Why Battle Creek?

The story behind our location.

Arthur L. White, Secretary, Ellen G. White Estate, Inc.

The foreign - language - speaking workers' meeting could have been held in any one of several cen­trally located large cities in the United States, but instead, Battle Creek was chosen. Church leaders sensed the definite advantage of holding this convention at a point of denominational significance. The announced program was a full one, but time was found from day to day to acquaint the visit­ing ministers and their wives with some of the high points of our early history through occasional periods of briefing and then actual visits to the par­ticular places of interest.

Very graciously the Battle Creek church, at the opening meeting, supplied each vis­itor with a copy of a carefully planned eight-page leaflet presenting "Seventh-day Adventist Historical Landmarks in Battle Creek."

With its maps, its illustrations, and its helpful notes, the key points—all within the radius of a few city blocks—could easily be found and identified. At the introductory briefing all were urged to make the most of their visit to historic Battle Creek, to walk its quiet streets between the meetings, pick out the landmarks, and relive the pio­neer days. The visitors were reminded that the first house of worship constructed by Sabbathkeeping Adventists was erected here in 1855.

It was here, that same year, that our first publishing house was built, and start­ing with a hand press, grew until it was the largest and best-equipped printing estab­lishment in Michigan.

Church organization was brought into being here, since a denominational name was selected in 1860, and in 1861 and 1862 plans were laid for the organization of churches and conferences.

In 1863 the General Conference was organized here.

In this place in 1866 we opened our first sanitarium, an institution that was to rise to world renown and become the largest and best-equipped medical and surgical sanitarium in the world.

It was here we began our edu­cational work and built our first college in 1874 and for twenty-six years trained workers for the world field.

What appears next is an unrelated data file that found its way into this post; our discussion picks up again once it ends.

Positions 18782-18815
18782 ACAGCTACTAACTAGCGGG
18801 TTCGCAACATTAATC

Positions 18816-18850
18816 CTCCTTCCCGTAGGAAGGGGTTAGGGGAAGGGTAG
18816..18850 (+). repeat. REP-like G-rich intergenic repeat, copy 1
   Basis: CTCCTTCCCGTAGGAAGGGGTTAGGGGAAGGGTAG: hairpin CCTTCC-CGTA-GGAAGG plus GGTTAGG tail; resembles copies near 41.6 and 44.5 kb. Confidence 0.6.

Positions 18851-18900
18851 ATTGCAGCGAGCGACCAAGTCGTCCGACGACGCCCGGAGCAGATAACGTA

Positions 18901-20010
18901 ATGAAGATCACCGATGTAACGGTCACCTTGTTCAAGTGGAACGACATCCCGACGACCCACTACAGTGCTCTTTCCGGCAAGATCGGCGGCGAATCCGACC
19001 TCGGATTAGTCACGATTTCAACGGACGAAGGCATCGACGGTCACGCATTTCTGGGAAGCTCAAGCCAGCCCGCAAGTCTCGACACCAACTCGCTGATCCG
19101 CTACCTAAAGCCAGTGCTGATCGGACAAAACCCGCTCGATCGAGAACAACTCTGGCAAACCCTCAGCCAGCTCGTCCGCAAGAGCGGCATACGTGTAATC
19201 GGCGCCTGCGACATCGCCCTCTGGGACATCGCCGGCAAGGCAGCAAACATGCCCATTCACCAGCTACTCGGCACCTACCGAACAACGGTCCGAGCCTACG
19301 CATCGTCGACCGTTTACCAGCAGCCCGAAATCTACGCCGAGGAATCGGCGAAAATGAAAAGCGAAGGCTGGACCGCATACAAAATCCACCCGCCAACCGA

It was in Battle Creek the for­eign-language work of the church gained strength as the Review and Herald office began to turn out literature in Danish and German.

It was on the site of the present taber­nacle where our convention was held that the Dime Tabernacle was built under the farseeing leadership of Elder James White. It was a brick structure seating nearly 4,000 and was often utilized for the holding of General Conference sessions.

It was from this tabernacle that James White was buried in 1881 in the largest funeral to this time held in Battle Creek. And it was here, thirty-four years later, that as the church throughout the world mourned, four thousand people gathered for the funeral of Ellen G. White.

The Kellogg family lived here, and this was where John Harvey Kellogg, at the age of twelve, set the type for Mrs. White's early works on health. It was here that he, after obtaining the best medical education that could be had in North America, be­came the unchallenged leader in the medi­cal activities of the denomination, the edi­tor of health journals, and the author of numerous health books.

It was here in Battle Creek that cereal foods and other health foods were initi­ated by Seventh-day Adventists and devel­oped. These products have changed the dietetic habits of America and other lands.

It was here at the General Conference session of 1901 that in response to earnest appeals of Ellen G. White, the General Conference was reorganized, opening the way for the worldwide expansion of the work of the church.

It was in historic Battle Creek that the church passed through serious conflicts and gained many victories.

In quiet Oak Hill Cemetery across the town many of the noble men and women of the cause now sleep, awaiting the call of the Life-giver.

One day the group met after lunch in front of the Adventist-operated Battle Creek Health Center to walk with their guide down North Washington Street—the street central to so many early Advent­ist enterprises. To the left was seen the James White Memorial Home, our first home for aged workers, and nearby, the main building of the Battle Creek Sanitarium Food Company plant, now serving as the hospital for the Health Center. Far­ther down the street and on the right, the site of Battle Creek College was pointed out. Of special interest were the Battle Creek Sanitarium buildings on the left.